Salary negotiation tactics that work

Win with Salary Negotiation Tactics

Salary Negotiation Tactics

If you’re feeling nervous about negotiating a new salary or your yearly increment it might comfort you to know that you’re not alone. A recent survey indicated that 60% of Australian workers feel ill-equipped to deal with salary negotiations.

But it’s not all bad news. You’ll be pleased to know that with a little preparation you can dramatically improve your salary negotiation skills, and more importantly the level of your total salary package.

Tactic No 1
Be very aware of the fact that salary negotiations begin with the interview. The better you interview the more inclined will be the employer to give you extra money. So make sure you’re thoroughly prepared for the interview.

Tactic No 2
If you’re going for a job as an external candidate never be the first to talk about money – you’ll probably signal that your primary interest lies with money and not the job.

Tactic No 3
Delay talking about money as much as possible. The more you delay the better off you’ll be because you’ll have more time to establish your value to the organization. Once you’ve convinced them of how good you are then you’re in a much better position to negotiate more money.

Tactic No 4
Work out what the current market rates are for someone with your experience. If you don’t know what the market is paying you may be underselling or over pricing yourself. A great way to find out what you’re worth is through Monster’s Salary Calculator.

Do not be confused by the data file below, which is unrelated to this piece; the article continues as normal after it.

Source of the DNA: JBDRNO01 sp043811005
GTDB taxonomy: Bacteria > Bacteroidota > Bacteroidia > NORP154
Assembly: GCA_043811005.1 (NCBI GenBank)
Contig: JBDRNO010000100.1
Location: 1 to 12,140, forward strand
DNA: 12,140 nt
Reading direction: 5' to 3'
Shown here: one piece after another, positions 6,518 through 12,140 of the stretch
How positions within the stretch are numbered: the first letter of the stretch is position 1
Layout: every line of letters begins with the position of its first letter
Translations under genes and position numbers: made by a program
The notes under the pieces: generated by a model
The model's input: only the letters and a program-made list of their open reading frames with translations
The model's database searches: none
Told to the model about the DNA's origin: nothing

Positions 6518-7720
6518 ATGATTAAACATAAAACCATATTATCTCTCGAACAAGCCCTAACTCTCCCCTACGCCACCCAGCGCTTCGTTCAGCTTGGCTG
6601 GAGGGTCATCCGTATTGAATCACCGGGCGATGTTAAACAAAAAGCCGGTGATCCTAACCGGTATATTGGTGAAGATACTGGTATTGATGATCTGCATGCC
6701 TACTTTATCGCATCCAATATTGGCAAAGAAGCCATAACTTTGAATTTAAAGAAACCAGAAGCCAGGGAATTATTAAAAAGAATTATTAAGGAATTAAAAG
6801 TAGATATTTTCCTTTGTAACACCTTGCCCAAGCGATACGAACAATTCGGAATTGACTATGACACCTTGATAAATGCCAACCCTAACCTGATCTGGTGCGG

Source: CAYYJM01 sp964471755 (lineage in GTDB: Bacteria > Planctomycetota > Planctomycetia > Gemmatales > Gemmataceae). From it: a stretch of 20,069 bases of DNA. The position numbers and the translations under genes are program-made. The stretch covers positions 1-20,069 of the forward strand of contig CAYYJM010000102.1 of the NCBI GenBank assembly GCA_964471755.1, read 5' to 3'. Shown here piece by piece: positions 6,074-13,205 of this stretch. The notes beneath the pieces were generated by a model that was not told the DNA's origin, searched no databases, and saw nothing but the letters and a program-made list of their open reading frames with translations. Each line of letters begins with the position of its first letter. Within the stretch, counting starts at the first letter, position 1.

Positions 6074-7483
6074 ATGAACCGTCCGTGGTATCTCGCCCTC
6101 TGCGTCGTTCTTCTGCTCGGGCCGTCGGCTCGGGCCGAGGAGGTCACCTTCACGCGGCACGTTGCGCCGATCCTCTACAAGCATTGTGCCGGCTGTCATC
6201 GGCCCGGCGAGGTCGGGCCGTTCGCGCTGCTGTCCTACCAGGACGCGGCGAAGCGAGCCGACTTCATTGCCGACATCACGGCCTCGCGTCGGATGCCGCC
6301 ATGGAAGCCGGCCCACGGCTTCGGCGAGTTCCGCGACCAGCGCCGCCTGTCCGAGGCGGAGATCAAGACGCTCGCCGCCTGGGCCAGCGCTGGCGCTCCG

Tactic No 5
Know your bottom line. In any negotiation it’s important to know what line you’re not prepared to cross. By knowing your bottom line as well as the current market rates you’ll be in a good position to know where you can commence your negotiating.

Tactic No 6
If the employer insists that you make the first move a good rule of thumb is to make your opening bid between 10% and 30% above your bottom line. What percentage you pick will depend on several factors including how much they want you (assuming you know) and the state of the labour market. Generally speaking if there’s a big demand for your job and not much of a supply you may be in a good position to make your opening bid higher.

Tactic No 7
Always think win win. Try to negotiate an outcome that works for you as well as your employer. Exploiting a vulnerable employer may have short-term monetary benefits but will not hold you in good stead in the long term.

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